A fourth exception to the third-party rule is the overbreadth doctrine. In First Amendment cases, a litigant has been permitted to make a facial challenge to a statute even though the law, if narrowly construed, could constitutionally prohibit the litigant’s activity. Such a facial challenge is permitted when the law appears to be overly broad and thus possibly having a chilling effect on constitutionally protected activity. In Schad v. Borough of Mount Ephraim[case]Schad v. Borough of Mount Ephraim[Schad v. Borough of Mount Ephraim] (1981), an adult bookstore was prosecuted for presenting nude dancing in an area where the zoning laws excluded all live entertainment. The Court, even while assuming that nude dancing was not protected by the First Amendment, still allowed the store owner to raise in defense the First Amendment rights of others to present constitutionally protected live entertainment.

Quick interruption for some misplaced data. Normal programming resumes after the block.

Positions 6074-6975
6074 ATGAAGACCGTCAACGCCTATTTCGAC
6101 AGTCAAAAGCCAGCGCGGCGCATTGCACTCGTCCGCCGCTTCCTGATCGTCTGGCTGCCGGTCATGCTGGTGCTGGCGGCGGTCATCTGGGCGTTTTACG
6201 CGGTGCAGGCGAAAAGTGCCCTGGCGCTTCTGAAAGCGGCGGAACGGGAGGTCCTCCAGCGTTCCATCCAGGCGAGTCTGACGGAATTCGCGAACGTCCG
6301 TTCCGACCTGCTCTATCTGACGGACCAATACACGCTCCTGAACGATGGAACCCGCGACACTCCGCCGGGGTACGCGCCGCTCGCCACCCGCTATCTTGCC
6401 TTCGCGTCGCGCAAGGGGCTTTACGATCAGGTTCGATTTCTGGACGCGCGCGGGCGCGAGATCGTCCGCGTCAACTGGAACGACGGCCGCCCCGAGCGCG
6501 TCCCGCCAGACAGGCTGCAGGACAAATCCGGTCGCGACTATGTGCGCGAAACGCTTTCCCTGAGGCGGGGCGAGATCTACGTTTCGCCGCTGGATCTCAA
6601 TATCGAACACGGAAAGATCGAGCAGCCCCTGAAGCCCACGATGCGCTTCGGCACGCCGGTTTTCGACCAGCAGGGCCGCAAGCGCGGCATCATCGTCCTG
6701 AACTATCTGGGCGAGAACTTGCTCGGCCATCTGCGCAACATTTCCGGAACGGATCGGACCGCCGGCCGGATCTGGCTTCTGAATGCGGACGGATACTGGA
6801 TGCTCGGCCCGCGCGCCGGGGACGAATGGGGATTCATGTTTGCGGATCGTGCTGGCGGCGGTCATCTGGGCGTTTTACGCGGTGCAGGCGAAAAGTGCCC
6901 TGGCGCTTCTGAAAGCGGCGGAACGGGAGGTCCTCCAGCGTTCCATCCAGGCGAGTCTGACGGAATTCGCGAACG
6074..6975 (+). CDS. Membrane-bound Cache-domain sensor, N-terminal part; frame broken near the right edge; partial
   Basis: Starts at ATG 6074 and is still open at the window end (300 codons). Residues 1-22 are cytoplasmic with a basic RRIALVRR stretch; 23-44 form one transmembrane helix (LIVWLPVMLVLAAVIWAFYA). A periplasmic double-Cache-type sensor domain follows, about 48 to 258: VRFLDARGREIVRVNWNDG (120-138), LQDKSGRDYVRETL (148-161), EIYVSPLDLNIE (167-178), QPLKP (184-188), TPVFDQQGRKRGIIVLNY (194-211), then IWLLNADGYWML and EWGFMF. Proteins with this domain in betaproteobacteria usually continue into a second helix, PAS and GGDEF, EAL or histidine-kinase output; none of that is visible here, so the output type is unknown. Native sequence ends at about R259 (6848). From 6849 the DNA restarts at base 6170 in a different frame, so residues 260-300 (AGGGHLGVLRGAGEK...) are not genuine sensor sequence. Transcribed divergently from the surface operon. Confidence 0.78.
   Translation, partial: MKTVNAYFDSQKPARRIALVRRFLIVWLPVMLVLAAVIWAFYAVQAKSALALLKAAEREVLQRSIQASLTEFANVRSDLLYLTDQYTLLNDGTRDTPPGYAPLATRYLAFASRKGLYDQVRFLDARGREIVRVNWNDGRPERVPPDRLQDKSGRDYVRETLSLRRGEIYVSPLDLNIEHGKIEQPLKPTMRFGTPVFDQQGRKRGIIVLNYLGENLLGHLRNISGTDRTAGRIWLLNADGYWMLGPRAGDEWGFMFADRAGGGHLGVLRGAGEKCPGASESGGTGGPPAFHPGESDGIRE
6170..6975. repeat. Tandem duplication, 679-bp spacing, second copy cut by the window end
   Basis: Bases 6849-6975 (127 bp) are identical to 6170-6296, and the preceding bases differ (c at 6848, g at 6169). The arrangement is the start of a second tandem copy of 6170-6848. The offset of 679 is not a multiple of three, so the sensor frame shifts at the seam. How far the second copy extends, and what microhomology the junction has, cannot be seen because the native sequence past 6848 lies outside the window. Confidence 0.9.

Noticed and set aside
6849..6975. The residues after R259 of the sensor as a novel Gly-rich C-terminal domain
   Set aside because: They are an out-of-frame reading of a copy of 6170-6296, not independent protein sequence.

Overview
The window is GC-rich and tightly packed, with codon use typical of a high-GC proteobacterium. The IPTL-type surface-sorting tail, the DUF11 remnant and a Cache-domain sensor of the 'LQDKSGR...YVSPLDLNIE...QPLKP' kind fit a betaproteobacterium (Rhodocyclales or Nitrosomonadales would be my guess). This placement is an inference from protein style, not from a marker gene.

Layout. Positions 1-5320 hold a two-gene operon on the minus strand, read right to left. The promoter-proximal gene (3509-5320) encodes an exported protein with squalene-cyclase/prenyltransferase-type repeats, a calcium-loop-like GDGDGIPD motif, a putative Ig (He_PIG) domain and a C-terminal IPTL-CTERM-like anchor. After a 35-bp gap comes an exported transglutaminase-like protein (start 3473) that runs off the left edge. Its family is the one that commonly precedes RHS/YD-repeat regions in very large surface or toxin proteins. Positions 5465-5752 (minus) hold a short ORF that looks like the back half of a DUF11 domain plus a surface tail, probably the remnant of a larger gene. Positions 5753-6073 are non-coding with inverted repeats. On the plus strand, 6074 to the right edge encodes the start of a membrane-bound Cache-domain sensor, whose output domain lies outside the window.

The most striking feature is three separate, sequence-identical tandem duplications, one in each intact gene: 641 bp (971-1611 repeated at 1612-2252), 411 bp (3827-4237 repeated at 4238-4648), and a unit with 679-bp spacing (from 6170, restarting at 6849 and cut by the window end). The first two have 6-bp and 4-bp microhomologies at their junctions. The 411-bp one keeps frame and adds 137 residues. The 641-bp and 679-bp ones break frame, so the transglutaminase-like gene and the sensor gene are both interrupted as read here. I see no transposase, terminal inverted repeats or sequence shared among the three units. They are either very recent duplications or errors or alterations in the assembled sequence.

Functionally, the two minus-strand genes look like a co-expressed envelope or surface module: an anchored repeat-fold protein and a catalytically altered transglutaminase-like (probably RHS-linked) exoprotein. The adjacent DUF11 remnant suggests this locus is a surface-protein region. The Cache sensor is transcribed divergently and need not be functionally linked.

Other Prudential Requirements

The Court will ordinarily deny standing when a plaintiff’s only injury is as a taxpayer or citizen asserting an interest in having the government obey the law. In Frothingham v. Mellon[case]Frothingham v. Mellon[Frothingham v. Mellon] (1923), the Court denied standing to a taxpayer who challenged the constitutionality, under the Tenth Amendment, of the Federal Maternity Act of 1921. Although the improper expenditure of taxpayers’ money may arguably amount to an injury to an individual taxpayer, her interest was “comparatively minute and indeterminable.” In Schlesinger v. Reservists Committee to Stop the War[case]Schlesinger v. Reservists Committee to Stop the War[Schlesinger v. Reservists Committee to Stop the War] (1974), the Court held that plaintiffs in their capacity as U.S. citizens lacked the capacity to challenge, under Article I, section 6, of the Constitution, the practice of allowing members of Congress to hold commissions in the armed forces reserves. In Flast v. Cohen[case]Flast v. Cohen[Flast v. Cohen] (1968), the Court created a narrow exception by allowing standing when the taxpayer alleged that Congress was violating a particular constitutional prohibition, such as the establishment clause of the First Amendment, rather than merely exceeding its delegated powers, as in Frothingham.